This is a recent discovery for me, sent to me by a cousin from Dothan, AL:
Thomasville Times, Thomasville, GA
Saturday, June 9, 1883
A Remarkable Man
The Father of thirty-one (Two) Children---A Preacher for Forty-seven Years
In the early settlement of this portion of Georgia when the red man roamed and raided the frontier settlements, there were developed many strong, rugged, hardy, self reliant, honest pioneers, who with rifle in one hand and axe in the other literally hewed their way into this then primitive region. Among these was the subject of this sketch, the late Rev. Henry Crawford Tucker of Colquitt County. He was born in Laurens Co, in this state, on the 5th day of May 1805. His parents (Henry C. Tucker, Sr. and Sarah Hunter) moved from that county to Montgomery county and from there to Magnolia, Fla. After attaining his majority, Mr. Tucker moved to Colquitt County-then Thomas-in 1828: and his subsequent long and useful life was spent among the people of that county. In 1836 the light of burning homes lighted up the border, while the bloody scalping knife and deadly tomahawk of the Creek Indians carried death and dismay to every frontier settlement. Young Tucker was among the first to offer his services in that brief but bloody strife. He was elected Captain of a Company and served with credit and distinction for two years, or until the fumes of the calumet of peace had risen like incense, stilling the strife and relieving helpless women and children from the dread war cry of the savage. Resuming the habiliments of the civilian he returned to his home and soon afterwards was ordained a minister of the primitive Baptist church at Sardis church. For forty-seven years he held aloft the banner of his Redeemer preaching by both precept and example. And it is a remarkable fact that he preached his last sermon in the little country church, where forty-seven years before, he had taken upon himself the solemn duties of minister of the gospel. During his long career as a preacher he rarely ever missed an appointment, but was found expounding the scriptures and exhorting men to deeds of righteousness in some primitive country church every Sabbath day. He preached for souls-not money. We are informed by one of his surviving sons-among the oldest of them-that he never during his ministry, received one dollar for his services. As he had been given the bread of life freely, so he broke it to others, giving to each his portion in due season.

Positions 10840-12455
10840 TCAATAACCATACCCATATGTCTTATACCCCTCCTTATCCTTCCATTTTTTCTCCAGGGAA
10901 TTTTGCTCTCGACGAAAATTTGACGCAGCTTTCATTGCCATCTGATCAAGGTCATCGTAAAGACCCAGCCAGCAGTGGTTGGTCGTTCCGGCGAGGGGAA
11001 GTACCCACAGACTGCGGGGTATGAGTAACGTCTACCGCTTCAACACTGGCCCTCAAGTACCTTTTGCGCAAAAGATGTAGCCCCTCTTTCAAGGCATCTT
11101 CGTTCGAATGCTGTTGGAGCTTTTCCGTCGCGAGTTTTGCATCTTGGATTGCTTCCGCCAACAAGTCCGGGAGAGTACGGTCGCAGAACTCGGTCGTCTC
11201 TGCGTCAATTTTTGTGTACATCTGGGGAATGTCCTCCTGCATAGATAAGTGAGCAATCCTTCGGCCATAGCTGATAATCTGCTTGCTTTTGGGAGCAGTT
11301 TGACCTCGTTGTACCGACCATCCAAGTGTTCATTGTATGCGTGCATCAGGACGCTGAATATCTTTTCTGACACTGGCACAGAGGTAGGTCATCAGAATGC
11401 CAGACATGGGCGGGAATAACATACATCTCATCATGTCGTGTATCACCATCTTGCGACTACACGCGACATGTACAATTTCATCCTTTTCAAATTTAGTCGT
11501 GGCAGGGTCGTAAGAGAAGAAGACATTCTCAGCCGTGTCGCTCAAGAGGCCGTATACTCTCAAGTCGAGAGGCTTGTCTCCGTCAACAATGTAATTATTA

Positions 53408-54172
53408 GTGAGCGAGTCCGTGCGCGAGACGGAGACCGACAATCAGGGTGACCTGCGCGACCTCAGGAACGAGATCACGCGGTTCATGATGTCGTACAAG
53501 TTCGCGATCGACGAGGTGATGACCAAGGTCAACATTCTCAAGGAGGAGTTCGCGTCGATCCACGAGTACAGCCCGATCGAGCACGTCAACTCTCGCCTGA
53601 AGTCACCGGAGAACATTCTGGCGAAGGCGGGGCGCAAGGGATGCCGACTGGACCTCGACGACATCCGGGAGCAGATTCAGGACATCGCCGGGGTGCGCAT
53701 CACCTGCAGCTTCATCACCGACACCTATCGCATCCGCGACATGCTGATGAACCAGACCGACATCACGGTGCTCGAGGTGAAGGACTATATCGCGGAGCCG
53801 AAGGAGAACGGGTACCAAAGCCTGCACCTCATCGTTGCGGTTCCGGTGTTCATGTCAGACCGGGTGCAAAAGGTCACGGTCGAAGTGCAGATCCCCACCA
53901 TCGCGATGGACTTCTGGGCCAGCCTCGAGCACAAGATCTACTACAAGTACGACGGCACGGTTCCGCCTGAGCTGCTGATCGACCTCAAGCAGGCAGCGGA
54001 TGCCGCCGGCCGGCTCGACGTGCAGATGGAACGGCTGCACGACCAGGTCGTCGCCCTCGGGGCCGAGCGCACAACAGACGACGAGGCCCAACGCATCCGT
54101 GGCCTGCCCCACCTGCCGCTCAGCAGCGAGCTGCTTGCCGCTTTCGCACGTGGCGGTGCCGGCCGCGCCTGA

Mr. Tucker served as a member of the Secession Convention of 1861, when Georgia severed her relations with the Federal government. He was a warm advocate of the Southern cause and gave several of his boys to defend it.
He was married three times; his first wife being Miss Nancy Sapp, his second Miss Margaret Watson and his third -who survives him-Miss Rebecca Bryant. Eight children were born to him by his first wife, ten by his second and thirteen by his last-making thirty-one children in all, twenty-four of whom are still living. His progeny numbers one hundred and sixty, most of them living in Colquitt County. They are among the best and most reliable citizens of that county, Mr. John Tucker, a son, now represents the county in the legislature.
Although Mr. Tucker had attained a green old age, he was still remarkably vigorous, in both mind and body, and but for an accident he would have doubtless have lived many years longer. Some few weeks before his death he was driving to Moultrie in a buggy. The horse becoming unmanageable. . falling he became entangled in the spokes of one of the wheels. The wheel had to be removed before he could be extricated. From injuries then received he died on the 2nd day of February. Full of years, honored and respected by his neighbors, and all who knew him, surrounded by his family, at peace with his God-and all mankind-the old patriarch calmly and peacefully breathed out his life. His mind was clear and unclouded up to the very hour of dissolution. During his illness it was his greatest pleasure and consolation to talk of the old bible which had been a lamp to his feet, and to magnify the goodness of his Redeemer. Among his very last utterances he reaffirmed his faith and firm belief in the great doctrines which he had been teaching and practicing for nearly half a century.
Thus has passed away one of the old landmarks of this region. The writer knew well the subject of this sketch, and he takes a mournful pleasure in thus adding this tribute to the memory of Henry Crawford Tucker. Of him it may be justfully and truthfully said, that he was one of nature's noblemen — the "Noblest work of God — an honest man, May the turf rest lightly on the old hero of the cross."
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